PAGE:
'Everything could be eaten by the volcano again'

Nicolas Muhamiriza remembers watching from atop a small hill as red rivers of molten lava crept over his city, swallowing his sprawling villa.

Muhamiriza (47) was once the owner of a thriving bottling plant. Now he’s among thousands in the Democratic Republic of Congo’s eastern city of Goma who struggle to pay rent for wooden shacks, their livelihoods destroyed nearly four years ago when lava submerged schools, hospitals and houses.

Scientists and officials fear Goma could one day be incinerated by Nyiragongo, the volcano that looms over the city. But Goma’s fertile volcanic soil and strategic location on the tip of Lake Kivu still draw people eager to participate in the lively markets that trade with neighbouring Uganda and Rwanda.

City officials would like to move Goma’s population roughly 50km west, to the towns of Sake and Kirotshe.
Few people, however, can afford to leave, and their government cannot afford to help.

“If I had the money, I would move tomorrow, but where would I go?” Caleb Kabanda said with a shrug. “Here, maybe I can find a job. Outside, it will be impossible.”

Kabanda, a 31-year-old former English teacher whose career was abruptly cut short when the volcano turned his school into cinders, said he has spent the past four years surviving on odd jobs.

One million at risk

Goma’s population is set to double in five years, according to deputy mayor Deo Katindi. That would put more than one million people at risk.

“I believe that Goma will disappear from the map,” said Katindi, sitting in an office about 200m from a vast expanse of black stones and ash, where a river of lava flowed through the city. Katindi himself lost his house, car and all his personal belongings.

Katindi is a member of a planning committee that a year ago decided that the best strategy was to try to lure people away by investing in Sake and Kirotshe. Katindi said that Goma has appealed for funds from the international community, but received nothing.

As a result, no concrete steps have been taken toward moving.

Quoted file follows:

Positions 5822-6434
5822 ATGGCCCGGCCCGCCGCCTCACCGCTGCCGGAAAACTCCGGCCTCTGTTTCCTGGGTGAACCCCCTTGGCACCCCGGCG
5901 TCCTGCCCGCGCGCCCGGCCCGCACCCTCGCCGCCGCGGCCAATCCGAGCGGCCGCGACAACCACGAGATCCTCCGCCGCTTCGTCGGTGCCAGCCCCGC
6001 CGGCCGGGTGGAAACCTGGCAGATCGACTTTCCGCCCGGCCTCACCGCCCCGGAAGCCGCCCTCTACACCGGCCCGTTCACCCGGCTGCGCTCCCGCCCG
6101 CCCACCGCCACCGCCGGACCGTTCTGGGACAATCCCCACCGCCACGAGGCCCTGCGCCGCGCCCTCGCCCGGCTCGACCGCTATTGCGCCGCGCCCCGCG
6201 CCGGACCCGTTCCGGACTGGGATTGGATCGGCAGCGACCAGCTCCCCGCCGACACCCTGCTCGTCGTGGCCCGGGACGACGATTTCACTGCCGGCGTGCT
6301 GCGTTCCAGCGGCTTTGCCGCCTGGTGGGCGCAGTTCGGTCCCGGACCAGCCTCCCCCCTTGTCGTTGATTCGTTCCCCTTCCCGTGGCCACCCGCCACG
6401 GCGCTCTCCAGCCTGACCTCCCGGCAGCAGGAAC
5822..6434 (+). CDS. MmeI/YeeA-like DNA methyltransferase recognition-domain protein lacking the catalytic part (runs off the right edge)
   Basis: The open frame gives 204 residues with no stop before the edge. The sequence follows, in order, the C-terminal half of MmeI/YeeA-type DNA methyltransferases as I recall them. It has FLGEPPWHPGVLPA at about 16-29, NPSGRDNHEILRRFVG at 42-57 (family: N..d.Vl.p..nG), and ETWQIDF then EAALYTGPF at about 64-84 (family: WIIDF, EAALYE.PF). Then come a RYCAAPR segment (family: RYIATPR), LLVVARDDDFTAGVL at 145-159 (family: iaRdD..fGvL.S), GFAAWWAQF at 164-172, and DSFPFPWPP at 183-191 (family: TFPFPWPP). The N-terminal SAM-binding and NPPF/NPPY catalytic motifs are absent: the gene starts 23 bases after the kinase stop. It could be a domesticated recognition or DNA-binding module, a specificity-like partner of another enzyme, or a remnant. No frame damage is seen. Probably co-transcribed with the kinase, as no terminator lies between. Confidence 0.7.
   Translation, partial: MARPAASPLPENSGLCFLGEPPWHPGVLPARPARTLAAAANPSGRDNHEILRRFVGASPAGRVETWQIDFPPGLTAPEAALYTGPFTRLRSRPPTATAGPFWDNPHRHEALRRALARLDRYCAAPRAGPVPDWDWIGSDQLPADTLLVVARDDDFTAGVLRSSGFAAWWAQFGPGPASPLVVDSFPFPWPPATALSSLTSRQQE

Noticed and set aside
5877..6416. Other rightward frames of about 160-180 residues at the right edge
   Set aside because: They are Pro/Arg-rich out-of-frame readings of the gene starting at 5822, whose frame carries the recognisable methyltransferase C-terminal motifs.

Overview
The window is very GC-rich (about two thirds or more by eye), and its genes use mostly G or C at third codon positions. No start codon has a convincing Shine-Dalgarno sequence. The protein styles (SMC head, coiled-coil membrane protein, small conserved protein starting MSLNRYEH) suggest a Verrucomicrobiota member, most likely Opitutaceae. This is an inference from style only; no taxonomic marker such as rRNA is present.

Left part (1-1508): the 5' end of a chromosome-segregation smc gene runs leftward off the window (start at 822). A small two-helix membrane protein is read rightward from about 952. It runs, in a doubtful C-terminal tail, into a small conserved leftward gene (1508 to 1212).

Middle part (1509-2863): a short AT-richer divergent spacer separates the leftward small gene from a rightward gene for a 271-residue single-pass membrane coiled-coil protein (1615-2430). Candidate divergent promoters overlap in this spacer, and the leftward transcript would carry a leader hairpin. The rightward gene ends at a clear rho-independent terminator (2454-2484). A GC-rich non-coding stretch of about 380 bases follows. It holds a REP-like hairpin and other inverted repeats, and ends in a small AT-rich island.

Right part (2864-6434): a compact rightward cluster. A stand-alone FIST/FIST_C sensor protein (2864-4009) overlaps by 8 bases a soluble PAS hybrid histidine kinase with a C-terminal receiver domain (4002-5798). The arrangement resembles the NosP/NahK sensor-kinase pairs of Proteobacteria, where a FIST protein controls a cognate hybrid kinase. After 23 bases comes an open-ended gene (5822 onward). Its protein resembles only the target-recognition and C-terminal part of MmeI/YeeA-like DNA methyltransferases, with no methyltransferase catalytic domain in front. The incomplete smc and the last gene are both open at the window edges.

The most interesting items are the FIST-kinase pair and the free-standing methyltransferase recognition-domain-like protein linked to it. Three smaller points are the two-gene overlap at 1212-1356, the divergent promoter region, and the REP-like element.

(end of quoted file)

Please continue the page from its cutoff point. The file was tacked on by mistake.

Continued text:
Katindi said even a small investment in the towns outside Goma will go a long way. He said $100 000 would be a good start at getting the people of Goma out of the shadow of a volcano that scientists confirm is lively and a serious hazard.

Only Italy’s Mount Vesuvius is more dangerous than Nyiragongo—which has erupted five times since 1902—in terms of the threat it poses to human populations, said Celestin Kasereka, a volcanologist at Goma’s volcano observatory, where seismic and volcanic is monitored.

“We don’t know when the volcano will erupt,” Kasereka said. “But it could easily be worse than the last time.”

During Nyiragongo’s relatively small eruption on January 18 2002, nearly 80% of Goma’s economic activity was wiped out by slow-moving lava that cut across the central markets.

That day, 300 000 people were forced to evacuate Goma, and 120 000 were left homeless. Most returned in the coming weeks, possessing nothing more than the tattered clothes on their bodies.

‘We must forget’

“We have no choice, we must forget,” said Bijou Bernabe, sitting in a green dress on the roof of her now rock-filled house, buried among the charred brown carcasses of several cars whose frames jutted awkwardly out from the black volcanic rocks around her.

“If there is an eruption, we will run away again,” said Bernabe (29), licking at wet dough dripping from her fingers as she prepared fried dumplings to sell. “But two days later all of us will return. The volcano is a part of our lives.”

But many citizens in Goma, where the rotten smell of sulphur regularly wafts down from the volcano’s crater, believe that the next eruption might very well be their last.

“That smell is a warning,” says Pierre Muhindo (46), father of three and a long-time security guard in Goma. “Stone after stone will fall on the earth, before we all go to heaven.”

Muhamiriza, the bottling-plant owner, admits to being scared. But he, too, cannot afford to leave.

Muhamiriza continues to bottle drinks, but on a smaller scale after losing equipment in the eruption. His “factory” is a small room in Goma with a few machines.

As he talked, his eight-year-old son, Gad, came home from school.

“Did they not throw you from school today?”

Gad shook his head.

“I am sure that tomorrow they will throw my son out,” Muhamiriza said, explaining he has been unable to afford school fees.

He sat in front of his house, his fly-covered feet balanced on black swirls of solid lava, a constant reminder of the day he fled a fuming Nyiragongo with his wife and seven children.

“Everything that I work for could be eaten by the volcano again.”—Sapa-AP

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